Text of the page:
Relatives from South Africa were visiting and we got to talking about which cities to visit in America. I shared my list: San Francisco, New York, Boston, Washington, DC, Seattle, and Philadelphia. Each city has a Chinatown. Coincidence? Or maybe the connection is just that I like Chinese food. Indeed, our family has been going to a favorite dim-sum restaurant most every week since moving to Boston seven years ago.
Then the larger connection came to me. Chinatowns were made by Chinese laborers building the railroads (when the laborers had finished this vast public-works program, the Chinese Exclusion Act barred most Chinese from emigration to or citizenship of the United States). Having a Chinatown marks a city as of the railroad era, built up before the wide deployment of the automobile. As Lewis Mumford said, “The right to have access to every building in the city by private motorcar in an age when everyone possesses such a vehicle is actually the right to destroy the city.” Cities with Chinatowns had enough roots to escape carmageddon. Read More »
Division is the most powerful arithmetic operation. It makes comparisons. When the numerator and denominator have the same units, the comparison makes a dimensionless number, the only kind that the universe cares about. Long division, however, is something else entirely. In my post “Dump algebra,” many commentators objected to my loathing of long division. But long division is not division! Long division is just one way to do the computation, and is far from the most useful way.
On America’s first subway, Boston’s Green line, the middle doors stopped opening. When I asked the driver to open the doors, he said that he couldn’t: now all boarding and deboarding at the above-ground stops is through the narrow front door by the fare box. Ah, the MBTA: making up for the 23 percent fare hikes on July 1 with improved service!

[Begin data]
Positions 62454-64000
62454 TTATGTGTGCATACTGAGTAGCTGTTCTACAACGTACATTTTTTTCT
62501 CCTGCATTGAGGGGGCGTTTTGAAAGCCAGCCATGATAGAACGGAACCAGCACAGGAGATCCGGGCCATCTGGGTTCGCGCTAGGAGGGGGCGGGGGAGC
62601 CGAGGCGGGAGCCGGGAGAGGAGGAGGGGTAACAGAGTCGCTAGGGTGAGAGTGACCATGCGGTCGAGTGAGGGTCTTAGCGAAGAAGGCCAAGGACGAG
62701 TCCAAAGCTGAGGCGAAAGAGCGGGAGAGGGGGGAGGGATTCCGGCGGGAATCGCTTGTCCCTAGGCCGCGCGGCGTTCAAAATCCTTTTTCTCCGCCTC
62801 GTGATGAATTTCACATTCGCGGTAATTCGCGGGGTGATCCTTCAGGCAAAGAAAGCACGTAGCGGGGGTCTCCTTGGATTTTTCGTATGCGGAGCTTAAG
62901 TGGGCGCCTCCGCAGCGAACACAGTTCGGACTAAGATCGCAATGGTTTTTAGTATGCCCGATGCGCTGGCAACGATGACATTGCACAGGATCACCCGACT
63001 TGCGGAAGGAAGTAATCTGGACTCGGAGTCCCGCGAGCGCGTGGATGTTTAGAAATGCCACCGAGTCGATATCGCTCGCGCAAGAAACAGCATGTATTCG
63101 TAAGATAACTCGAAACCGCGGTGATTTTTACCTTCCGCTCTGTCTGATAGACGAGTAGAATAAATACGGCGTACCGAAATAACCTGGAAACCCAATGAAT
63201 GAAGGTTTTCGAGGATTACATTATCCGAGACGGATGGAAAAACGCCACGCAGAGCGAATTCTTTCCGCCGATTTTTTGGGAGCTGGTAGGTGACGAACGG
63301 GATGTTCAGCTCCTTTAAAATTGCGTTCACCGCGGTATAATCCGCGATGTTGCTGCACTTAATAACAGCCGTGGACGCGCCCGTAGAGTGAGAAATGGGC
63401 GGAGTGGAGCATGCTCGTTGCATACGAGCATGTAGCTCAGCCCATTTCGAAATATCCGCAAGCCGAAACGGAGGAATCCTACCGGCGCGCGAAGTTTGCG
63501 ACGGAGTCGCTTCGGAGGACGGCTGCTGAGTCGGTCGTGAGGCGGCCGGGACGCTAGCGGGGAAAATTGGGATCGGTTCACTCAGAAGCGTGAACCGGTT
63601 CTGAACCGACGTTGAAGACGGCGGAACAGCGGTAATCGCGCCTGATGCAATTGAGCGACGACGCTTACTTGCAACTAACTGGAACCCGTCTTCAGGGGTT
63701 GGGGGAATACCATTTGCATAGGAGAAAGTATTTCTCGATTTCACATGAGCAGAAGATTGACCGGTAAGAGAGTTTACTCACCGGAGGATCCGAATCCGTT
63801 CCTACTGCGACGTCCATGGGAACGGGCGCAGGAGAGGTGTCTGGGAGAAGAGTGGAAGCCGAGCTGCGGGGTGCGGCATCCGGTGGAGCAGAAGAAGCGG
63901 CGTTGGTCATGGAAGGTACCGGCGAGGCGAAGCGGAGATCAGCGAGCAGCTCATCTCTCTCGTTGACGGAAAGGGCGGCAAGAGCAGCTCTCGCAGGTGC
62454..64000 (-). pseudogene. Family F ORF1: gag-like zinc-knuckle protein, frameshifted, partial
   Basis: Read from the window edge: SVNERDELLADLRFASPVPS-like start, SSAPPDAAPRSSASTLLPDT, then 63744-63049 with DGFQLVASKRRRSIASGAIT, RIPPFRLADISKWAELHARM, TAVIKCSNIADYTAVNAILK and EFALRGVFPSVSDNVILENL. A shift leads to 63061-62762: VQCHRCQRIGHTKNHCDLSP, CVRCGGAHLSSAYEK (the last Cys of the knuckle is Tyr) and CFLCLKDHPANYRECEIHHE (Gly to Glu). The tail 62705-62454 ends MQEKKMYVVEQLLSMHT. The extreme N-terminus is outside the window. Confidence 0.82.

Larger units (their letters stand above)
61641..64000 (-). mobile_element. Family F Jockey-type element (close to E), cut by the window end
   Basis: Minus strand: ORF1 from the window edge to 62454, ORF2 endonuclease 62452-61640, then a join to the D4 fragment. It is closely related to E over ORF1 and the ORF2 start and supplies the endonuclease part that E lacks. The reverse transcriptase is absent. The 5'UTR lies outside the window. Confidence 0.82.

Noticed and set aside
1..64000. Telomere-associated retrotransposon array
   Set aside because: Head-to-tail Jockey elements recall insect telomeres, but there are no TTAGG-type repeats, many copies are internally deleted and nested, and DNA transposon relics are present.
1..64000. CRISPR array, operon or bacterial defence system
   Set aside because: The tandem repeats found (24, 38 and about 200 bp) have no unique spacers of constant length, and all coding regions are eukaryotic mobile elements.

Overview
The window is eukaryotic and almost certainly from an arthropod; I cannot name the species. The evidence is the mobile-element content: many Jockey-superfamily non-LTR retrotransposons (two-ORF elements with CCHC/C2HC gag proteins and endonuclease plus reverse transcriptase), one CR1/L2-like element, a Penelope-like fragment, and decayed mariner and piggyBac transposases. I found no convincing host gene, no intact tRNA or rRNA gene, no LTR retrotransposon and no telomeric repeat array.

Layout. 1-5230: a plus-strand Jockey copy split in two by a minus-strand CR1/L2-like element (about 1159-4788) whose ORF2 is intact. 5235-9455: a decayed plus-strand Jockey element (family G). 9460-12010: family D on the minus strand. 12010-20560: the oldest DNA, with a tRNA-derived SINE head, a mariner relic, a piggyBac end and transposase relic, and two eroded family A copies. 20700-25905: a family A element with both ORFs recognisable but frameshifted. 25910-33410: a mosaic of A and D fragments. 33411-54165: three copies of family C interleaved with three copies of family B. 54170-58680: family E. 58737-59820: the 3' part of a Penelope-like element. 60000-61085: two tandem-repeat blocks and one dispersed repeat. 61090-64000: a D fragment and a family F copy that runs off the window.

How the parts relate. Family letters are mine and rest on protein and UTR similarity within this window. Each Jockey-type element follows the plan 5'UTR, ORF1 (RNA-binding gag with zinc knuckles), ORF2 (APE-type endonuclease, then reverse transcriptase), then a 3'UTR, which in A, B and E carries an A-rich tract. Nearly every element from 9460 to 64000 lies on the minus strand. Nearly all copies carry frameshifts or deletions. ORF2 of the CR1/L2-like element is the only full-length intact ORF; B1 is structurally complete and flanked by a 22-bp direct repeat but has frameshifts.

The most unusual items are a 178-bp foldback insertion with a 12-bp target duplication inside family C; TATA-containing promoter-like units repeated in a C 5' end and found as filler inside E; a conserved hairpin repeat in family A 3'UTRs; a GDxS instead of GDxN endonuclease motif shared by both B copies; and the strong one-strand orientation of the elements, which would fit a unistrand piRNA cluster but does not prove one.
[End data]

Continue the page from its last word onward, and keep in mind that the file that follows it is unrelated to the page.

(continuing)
Me: ”The new policy slows the ride for everyone. Now passengers cannot board and pay their fares until all the deboarding passengers have left.”
Driver, shrugging: ”It’s the new policy. I just do what my boss tells me to do. I don’t question.”
Me: ”We could use some questioning.”
Driver: ”Questioning isn’t part of my job. I just wait for my pay day.” Read More »
Fellow blogger Daniel Hamermesh recently explained the virtues of exchange as a painter helped him break into his Berlin apartment. My exchange example is not as glamorous. Shopping at the local co-op in Cambridge, I heard over the public-address system, “If you are the owner of a gray Subaru Outback, you are being towed!” I leaped over a low chain and made a break for the parking lot, as a mother nearby offered to watch my daughters (ages 1 and 4). The Subaru was hooked up and about to be hoisted onto the tow truck. In view of my timely arrival, the tow-truck operator offered two options: Pick up the car later that day in Somerville for $200, or pay $50 (cash) and he’d unhook the car now. An offer I couldn’t refuse. Everybody gained, yet I am still furious!